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Gentle Transition to Natural Learning

Beverley Paine, January 2009

The transition from school-at-home approach to home education to a learning naturally one can be quite challenging.

For me, I think the essence of learning naturally is simplifying our lives, and hence the way we learn. It's finding out how we learn - identifying our learning styles - and then honouring our unique way of moving and being on the planet. Getting rid of the clutter - the old thoughts and methods we believed constituted education - is probably all the work we really need to do.

Sounds simple? Yes, but it's still challenging. I've always found accepting the simple, obvious solutions hard, as though I was trained from birth to look for and celebrate unnecessary complexity!

The transition from school-at-home needs to be a gentle process. We need to take our time, go slowly. Rapid change rarely lasts long. We're aiming for a gradual move from unnecessary busy-work to a life
that is more immediately meaningful. Learning to trust that whatever we feel driven to do each moment of our day - keep clean, healthy, comfortable, entertained, maintain relationships, serve others, help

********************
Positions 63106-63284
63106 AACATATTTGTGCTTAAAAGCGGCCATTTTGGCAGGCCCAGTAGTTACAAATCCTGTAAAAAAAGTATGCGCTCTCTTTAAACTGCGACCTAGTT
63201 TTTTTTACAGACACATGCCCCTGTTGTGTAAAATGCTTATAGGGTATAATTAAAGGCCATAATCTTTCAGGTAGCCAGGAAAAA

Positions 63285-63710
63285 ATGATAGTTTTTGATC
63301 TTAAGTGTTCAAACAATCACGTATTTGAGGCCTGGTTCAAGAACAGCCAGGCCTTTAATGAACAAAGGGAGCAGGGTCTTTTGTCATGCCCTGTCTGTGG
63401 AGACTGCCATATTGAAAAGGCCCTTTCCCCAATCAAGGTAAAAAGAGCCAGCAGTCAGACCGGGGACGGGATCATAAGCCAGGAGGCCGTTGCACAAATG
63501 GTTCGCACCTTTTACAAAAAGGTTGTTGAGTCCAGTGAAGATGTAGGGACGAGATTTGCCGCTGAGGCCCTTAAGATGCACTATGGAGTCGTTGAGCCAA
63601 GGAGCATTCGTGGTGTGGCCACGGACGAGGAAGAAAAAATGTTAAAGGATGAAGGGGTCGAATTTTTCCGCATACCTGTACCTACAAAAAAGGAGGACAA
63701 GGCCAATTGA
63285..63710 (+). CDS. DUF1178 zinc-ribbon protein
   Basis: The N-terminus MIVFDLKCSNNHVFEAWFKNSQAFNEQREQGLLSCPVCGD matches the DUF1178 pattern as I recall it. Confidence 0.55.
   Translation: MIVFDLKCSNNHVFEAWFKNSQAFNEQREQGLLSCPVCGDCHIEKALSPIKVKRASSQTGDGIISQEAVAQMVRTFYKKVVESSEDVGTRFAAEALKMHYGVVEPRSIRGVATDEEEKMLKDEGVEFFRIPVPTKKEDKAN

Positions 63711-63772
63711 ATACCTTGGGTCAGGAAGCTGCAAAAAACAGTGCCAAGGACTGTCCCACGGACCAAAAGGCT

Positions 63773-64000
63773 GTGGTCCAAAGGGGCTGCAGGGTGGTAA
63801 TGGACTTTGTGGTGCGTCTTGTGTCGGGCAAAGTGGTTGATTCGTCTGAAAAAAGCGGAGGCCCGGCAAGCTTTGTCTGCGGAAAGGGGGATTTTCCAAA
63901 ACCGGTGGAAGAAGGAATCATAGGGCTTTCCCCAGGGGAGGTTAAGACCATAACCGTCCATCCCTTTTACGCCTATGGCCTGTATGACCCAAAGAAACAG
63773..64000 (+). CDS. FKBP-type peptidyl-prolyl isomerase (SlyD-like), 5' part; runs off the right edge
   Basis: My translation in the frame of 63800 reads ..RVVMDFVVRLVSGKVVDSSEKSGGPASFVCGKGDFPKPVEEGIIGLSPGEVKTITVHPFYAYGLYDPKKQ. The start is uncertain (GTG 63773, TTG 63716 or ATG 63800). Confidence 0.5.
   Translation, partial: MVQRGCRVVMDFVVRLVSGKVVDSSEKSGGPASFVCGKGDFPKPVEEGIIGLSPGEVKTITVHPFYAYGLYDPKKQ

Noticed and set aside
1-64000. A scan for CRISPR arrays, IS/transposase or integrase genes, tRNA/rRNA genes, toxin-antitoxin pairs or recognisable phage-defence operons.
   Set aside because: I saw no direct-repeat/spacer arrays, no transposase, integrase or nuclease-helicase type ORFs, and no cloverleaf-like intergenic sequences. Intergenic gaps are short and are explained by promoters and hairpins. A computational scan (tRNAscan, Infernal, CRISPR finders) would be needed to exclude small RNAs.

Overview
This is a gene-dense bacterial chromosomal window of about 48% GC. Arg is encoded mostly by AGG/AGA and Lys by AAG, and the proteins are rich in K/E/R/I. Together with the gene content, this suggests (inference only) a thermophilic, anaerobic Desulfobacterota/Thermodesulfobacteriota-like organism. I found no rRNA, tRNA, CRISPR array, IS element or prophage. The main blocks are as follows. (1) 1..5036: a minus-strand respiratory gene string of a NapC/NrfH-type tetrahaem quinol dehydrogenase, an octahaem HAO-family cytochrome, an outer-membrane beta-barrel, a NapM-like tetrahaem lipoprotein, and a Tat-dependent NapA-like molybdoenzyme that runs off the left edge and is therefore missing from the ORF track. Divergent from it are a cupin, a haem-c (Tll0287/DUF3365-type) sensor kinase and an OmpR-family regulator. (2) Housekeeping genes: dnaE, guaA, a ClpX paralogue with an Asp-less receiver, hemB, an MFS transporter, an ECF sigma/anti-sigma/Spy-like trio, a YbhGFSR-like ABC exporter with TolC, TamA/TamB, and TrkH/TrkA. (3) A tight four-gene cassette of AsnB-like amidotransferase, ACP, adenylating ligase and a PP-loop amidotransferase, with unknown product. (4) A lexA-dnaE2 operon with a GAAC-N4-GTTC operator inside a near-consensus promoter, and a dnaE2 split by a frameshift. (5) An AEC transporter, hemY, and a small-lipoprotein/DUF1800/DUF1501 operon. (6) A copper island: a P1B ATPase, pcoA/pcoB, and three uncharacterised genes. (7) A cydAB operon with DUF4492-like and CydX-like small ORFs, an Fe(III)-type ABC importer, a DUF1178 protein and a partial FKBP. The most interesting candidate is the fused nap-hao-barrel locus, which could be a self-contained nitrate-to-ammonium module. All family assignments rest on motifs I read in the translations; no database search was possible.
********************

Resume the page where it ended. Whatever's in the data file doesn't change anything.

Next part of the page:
our friends, explore our world - is enough, takes time.

I clung to using fill-in-the-blank workbooks for years, admittedly on an ad-hoc basis. We didn't use them if the children resisted, or not often. They were happy to fill in a few pages now and then, do a unit
study, complete a project that wasn't of their own volition or central to family life, and I found much reassurance from seeing that, even without 'studying', they were still learning.

Natural learning doesn't preclude learning from books, or even using 'school' methods of learning. It does stop us from teaching when teaching isn't invited, or is resisted. We change from being teachers
and supervisors, to mentors and fellow learners. The nature of relationships in the home educating environment shift. Education isn't something we do or give to our children, it's something they do or make for themselves.

When feeling fragile about diving into learning in a more natural way at home the best idea is to draw back from diving in and instead dip one's toes, paddle and splash around a bit until confidence builds. It's not a good idea running headlong into the surf because there is a good chance that the encounter will scare you away from swimming at that beach forever!